As with all types of photography, smart business sense is key. There are many ways to make a living with travel photography, and much of it extends well beyond your photo gear into social media marketing, content development, negotiation and sales. But the first step is to get out into the world and shoot. Start with anyplace you've been dreaming of traveling, and go! Plan ahead, do some research, and don't shoot like a tourist. Can't afford to travel? Search for opportunities in your nearest city to begin building your portfolio.

1590s, "act of appointing," from Latin destinationem (nominative destinatio) "purpose, design," from past participle stem of destinare "determine, appoint, choose, make firm or fast," from de- "completely, formally" (see de-) + -stinare, related to stare "to stand," from PIE root *sta- "to stand" (see stet). Modern sense (1787) is from place of destination, where one is "destined" to go.
In comparison, the religious self-mutilations performed by the devotees during the Vegetarian Festival in Phuket are considered to be extreme and shocking. The entranced devotees who perform these acts of religious self-mutilation are called mah song. They wear elaborate costumes, enter into trances and ask the gods to enter their bodies. Men or women (they are usually celibate) puncture their faces with hooks, spears and knives amongst other sharp implements.
The more willing you are to travel at a moment's notice, the more opportunities you can access. Day jobs will limit travel, so will mortgages and car payments. Photojournalist Lynsey Addario recently wrote about being 7 months pregnant while on assignment in Gaza. I deeply admire her bravery and commitment to her work, but I imagine many photographers aren't willing to make such compromises. Consider your lifestyle, and how much time you're willing to spend away from home. As for myself, I'm a long-term digital nomad traveling with a suitcase and a backpack and an open mind. Being available and flexible has made a monumental difference to my career.
If the instability of the freelance photographer’s way of life isn’t for you, you can always find a day job that involves traveling. Then you can go to lots of places, be paid for it through your job, and do travel photography in your spare time. Jobs like flight attendant, global salesperson, English teacher (or a spy!) are just several of many professions that let you visit your dream locations, without being too risky on the financial side.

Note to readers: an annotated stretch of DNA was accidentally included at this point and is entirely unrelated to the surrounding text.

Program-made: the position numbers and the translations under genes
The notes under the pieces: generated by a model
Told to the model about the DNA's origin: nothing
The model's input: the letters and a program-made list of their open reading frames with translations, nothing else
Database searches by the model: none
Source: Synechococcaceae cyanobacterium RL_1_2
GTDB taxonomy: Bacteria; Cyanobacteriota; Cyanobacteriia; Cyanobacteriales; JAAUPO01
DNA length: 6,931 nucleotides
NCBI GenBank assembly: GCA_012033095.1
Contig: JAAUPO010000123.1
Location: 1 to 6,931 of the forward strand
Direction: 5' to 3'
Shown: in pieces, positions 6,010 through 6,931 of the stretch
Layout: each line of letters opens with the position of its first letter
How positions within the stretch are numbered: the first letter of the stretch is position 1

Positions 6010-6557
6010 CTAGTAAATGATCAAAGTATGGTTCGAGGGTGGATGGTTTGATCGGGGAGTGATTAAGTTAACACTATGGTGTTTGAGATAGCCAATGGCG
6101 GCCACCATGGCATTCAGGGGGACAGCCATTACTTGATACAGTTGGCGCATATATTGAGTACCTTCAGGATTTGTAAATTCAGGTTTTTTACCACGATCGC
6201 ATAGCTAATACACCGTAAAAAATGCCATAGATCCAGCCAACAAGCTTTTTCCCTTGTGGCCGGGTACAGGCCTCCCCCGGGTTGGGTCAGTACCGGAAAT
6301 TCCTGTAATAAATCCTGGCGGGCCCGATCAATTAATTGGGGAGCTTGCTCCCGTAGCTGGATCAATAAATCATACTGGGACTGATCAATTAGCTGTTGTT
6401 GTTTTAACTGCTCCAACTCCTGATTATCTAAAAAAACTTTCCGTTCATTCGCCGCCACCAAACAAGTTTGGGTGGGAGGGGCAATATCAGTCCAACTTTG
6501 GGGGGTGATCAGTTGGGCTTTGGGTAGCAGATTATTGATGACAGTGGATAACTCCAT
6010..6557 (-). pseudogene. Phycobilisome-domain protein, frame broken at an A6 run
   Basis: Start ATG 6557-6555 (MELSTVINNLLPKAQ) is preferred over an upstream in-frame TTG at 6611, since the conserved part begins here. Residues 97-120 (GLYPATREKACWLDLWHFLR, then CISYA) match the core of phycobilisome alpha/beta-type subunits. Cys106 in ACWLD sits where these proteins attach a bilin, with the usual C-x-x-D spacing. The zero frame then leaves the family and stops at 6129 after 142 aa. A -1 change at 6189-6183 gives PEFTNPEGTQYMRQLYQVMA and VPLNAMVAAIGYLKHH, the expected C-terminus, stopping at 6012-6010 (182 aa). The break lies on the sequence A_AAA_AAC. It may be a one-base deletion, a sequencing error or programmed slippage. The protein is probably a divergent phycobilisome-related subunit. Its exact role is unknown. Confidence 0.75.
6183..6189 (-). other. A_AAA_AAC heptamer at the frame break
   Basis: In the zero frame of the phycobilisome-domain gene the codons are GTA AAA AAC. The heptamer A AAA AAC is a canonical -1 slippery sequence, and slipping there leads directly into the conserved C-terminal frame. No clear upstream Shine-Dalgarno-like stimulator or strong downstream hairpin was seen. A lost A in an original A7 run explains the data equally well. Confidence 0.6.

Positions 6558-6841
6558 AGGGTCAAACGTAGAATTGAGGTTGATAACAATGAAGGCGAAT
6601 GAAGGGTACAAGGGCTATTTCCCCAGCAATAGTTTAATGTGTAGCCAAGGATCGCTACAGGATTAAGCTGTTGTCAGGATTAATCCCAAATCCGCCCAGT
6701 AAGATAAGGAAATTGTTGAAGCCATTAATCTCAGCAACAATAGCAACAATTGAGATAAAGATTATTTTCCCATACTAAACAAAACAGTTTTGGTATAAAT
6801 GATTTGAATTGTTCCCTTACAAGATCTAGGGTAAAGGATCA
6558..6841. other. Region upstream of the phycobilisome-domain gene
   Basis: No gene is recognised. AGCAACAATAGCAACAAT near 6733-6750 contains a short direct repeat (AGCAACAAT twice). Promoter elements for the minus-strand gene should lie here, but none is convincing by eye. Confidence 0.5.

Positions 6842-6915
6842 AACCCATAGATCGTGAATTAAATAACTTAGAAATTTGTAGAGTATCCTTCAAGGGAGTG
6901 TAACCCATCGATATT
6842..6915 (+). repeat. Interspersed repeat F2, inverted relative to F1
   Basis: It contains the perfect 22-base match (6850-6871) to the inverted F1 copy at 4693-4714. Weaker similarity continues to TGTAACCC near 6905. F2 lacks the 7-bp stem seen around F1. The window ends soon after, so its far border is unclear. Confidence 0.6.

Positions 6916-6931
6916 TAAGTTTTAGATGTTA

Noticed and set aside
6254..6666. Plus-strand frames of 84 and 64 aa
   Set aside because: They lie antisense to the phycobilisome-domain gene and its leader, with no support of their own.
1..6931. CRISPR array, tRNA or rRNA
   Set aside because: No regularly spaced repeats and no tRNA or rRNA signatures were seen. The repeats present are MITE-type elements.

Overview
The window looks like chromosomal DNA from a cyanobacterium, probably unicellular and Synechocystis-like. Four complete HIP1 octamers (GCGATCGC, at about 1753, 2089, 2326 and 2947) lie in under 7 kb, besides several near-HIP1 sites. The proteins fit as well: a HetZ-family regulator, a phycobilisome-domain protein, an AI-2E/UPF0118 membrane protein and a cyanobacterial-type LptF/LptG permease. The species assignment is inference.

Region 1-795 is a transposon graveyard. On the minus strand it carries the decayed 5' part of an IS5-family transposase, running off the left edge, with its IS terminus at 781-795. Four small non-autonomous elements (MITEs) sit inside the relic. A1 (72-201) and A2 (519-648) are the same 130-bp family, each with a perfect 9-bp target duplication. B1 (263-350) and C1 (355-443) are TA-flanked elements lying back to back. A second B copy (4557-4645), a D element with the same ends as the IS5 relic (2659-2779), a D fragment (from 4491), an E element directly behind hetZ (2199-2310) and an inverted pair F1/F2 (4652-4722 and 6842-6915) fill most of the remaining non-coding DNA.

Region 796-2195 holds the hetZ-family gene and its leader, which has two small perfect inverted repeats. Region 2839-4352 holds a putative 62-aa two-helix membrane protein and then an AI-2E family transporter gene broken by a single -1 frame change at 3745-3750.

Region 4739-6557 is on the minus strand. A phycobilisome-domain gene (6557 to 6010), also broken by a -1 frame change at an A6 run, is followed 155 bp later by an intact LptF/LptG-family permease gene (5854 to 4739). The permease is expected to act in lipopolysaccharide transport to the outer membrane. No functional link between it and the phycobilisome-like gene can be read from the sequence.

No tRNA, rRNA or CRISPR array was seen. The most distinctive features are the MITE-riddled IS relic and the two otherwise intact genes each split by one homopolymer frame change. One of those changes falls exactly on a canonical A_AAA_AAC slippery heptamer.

The deeper you travel into distant lands and cultures, the more varied the people you'll encounter. It can be fun and intriguing to meet people of vastly different cultures. It can also be alienating and even dangerous. I've seen women treated poorly, child labourers hard at work, and helpless animals suffering in the streets. Tolerance for other cultures is necessary to access these places and document the realities within them. Our job as photographers is to observe, with the hope that our images may influence positive social change. 
Tewfic El-Sawy is a New York based freelance photographer specializing in documenting endangered cultures and traditional life ways of Asia, Latin America and Africa. His images, articles and photo features have been published in various international magazines, and his travel photographs are published in guidebooks and adventure travel catalogs. He also organized and led non-traditional photo expeditions and workshops. He is passionate about documentary-travel photography and produces multimedia stories, merging still photography and ambient sound. He enjoys mixing Asian fashion, culture and history into “photo films”. He recently increased his focus on South East Asia and China. He produced a well received photo book Hau Dong: The Spirit Mediums of Viet Nam; documenting an indigenous religion now recognized by the UNESCO, and is currently working on a voluminous monograph tentatively titled ‘Chinese Opera of The Diaspora’. He is a faculty teaching member at the Foundry Photojournalism Workshop, and a jury member at The Travel Photographer Society’s Photo contests.